The gentleman in Moscow is Count Alexander Ilyich Rostov. A former member of the landed aristocracy from the beautiful region of Nizhy Novgorod, famous for its apple trees, Rostov was a resident of the grand Metropol Hotel in Moscow in 1922. He had been living in a luxury suite in the hotel and enjoying a life of culture and leisure. But then came the revolution.
The triumphant Bolsheviks set about ridding their new society of aristocrats. Rostov was called before a tribunal and was sentenced by them to a life under house arrest. But instead of continuing to live in his luxurious suite of rooms, those rooms, along with most of his furniture and other possessions, were taken from him and he was moved into a small 100 square foot room in the belfry of the hotel. This would be his home - and his prison - for the next thirty plus years.
In addition to being a man of culture, erudition, and wit, Rostov possessed an indomitable spirit and an ability to deal with reality without blinking. He took steps to make himself as comfortable as possible in his new surroundings and continued his daily routine at the hotel.
That daily routine included interactions with several of the staff members as well as other residents. The staff members who became his fast friends and surrogate family included: Emile, the head chef of the restaurant; Andrey, the maitre d'; Marina, the hotel's seamstress; and Vasily, the concierge. This "family" became increasingly important in Rostov's life as events unfolded.
Rostov proves to be a charming man of hidden depths and his life changes drastically when he meets a nine-year-old resident of the hotel named Nina. Nina is an endlessly curious, adventurous, and precocious child, and the two become unlikely best friends. As Nina explores all the interesting nooks and crannies of the great hotel, Rostov becomes her companion and follower. Through their adventures together, a whole new world opens up for him.
Eventually, Nina's father moves her out of the hotel, but Rostov continues to find adventures. His new outlook on the world leads him to seek employment and he becomes the headwaiter in the restaurant at the hotel, a position for which his experience and knowledge suits him right down to the ground.
He settles into a comfortable routine with his friends from the hotel and occasional visits by friends from past life, but, of course, he is never able to leave the hotel.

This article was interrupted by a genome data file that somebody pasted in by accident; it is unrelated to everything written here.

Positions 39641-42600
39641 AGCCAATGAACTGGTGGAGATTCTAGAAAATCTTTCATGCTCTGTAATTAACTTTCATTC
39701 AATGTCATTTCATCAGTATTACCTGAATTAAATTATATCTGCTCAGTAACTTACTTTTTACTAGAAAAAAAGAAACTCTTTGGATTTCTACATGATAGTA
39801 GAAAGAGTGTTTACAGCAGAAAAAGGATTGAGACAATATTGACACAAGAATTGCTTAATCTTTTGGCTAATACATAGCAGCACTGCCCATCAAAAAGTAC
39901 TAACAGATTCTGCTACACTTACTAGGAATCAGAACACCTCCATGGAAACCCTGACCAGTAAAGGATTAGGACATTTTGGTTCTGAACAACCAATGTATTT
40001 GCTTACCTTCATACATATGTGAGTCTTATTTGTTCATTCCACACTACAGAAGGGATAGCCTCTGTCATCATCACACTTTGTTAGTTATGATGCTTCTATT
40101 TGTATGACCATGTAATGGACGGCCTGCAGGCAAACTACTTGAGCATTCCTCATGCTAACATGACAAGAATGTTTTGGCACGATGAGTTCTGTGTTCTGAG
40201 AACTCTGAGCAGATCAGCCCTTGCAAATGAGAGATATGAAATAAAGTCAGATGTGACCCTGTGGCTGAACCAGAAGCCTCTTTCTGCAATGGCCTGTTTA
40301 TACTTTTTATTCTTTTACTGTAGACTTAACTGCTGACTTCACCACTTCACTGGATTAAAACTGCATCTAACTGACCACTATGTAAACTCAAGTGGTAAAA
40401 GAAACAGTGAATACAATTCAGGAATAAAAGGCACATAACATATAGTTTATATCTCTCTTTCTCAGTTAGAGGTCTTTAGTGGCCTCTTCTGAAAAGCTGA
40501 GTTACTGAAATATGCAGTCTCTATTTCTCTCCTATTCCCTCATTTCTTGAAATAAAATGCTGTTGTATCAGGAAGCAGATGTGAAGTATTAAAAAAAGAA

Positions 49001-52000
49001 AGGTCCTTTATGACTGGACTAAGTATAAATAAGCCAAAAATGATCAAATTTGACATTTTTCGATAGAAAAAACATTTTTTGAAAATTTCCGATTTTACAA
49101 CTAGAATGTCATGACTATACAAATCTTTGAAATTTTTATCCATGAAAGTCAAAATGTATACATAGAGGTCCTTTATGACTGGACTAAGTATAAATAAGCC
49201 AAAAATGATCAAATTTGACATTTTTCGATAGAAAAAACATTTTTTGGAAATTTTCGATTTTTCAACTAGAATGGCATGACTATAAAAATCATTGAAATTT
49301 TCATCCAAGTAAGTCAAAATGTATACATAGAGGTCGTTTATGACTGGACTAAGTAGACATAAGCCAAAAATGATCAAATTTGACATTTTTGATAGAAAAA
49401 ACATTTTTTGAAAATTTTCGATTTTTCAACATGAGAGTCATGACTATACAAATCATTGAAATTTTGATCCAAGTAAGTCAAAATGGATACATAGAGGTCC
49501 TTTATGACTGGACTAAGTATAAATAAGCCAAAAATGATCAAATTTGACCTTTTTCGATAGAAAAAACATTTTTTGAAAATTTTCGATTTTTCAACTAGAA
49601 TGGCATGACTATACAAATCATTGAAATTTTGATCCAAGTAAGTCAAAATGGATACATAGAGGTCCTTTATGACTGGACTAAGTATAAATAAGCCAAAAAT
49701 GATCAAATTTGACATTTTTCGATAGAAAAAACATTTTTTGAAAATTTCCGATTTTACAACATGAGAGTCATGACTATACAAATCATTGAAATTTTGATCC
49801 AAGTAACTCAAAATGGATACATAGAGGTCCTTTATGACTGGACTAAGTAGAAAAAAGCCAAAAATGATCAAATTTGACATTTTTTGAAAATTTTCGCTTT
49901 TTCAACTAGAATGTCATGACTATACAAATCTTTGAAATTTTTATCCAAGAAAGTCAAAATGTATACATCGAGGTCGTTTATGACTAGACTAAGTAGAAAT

Then one day, Nina comes back into his life. She is a grown woman, married, and with a child in tow. She relates an all-too-familiar tale of the new Bolshevik utopia. Her husband has been arrested and sent to Siberia. She plans to follow him and find a place to live there. But she cannot take her five-year-old daughter with her. She wants to leave Sofia with Rostov, saying that she has no one else she can turn to and she will return in a month or so after she finds a place to live and retrieve her daughter. How can Rostov refuse?
And so the count's life changes drastically once again. His next fifteen years are devoted to raising Sofia, who becomes his adopted daughter because her parents never return and are never heard from again.
The cast of characters in this engrossing novel are compelling, top to bottom. Not just the main characters but all the secondary supporting cast are thoroughly human, completely realized personalities. They are, for the most part, a humane and lovable lot, with only one real notable exception. But then every tale needs a bete noire.
The story really gets going once Sofia comes into Rostov's and his "family's" lives. It is amazing and yet thoroughly believable the adjustments that are made by these people to ensure that Sofia is properly cared for.
I admired the way that Towles seamlessly wove in bits of Russian literary history as well as the political history of the twentieth century, as the Bolsheviks tightened their grip on the reins of the country. Moreover, he was able to relate his tale with wit and an intentional lightness of spirit. We are never weighed down by tragic events. Although we are always made aware of what is happening outside the hotel, the focus is quite personal and individual, a testament to the undaunted human spirit.
Towles never loses sight of his end game and how the plot should be directed. As he brings the book to its very satisfying end, he manages to draw all of his important themes together: the gravitational pull exerted by one's home, parental duty, the pivotal role of friendship and romance in our lives.
I loved this book and the character of Count Rostov. From the first sentence to the last, I was completely captivated.
My rating: 5 of 5 stars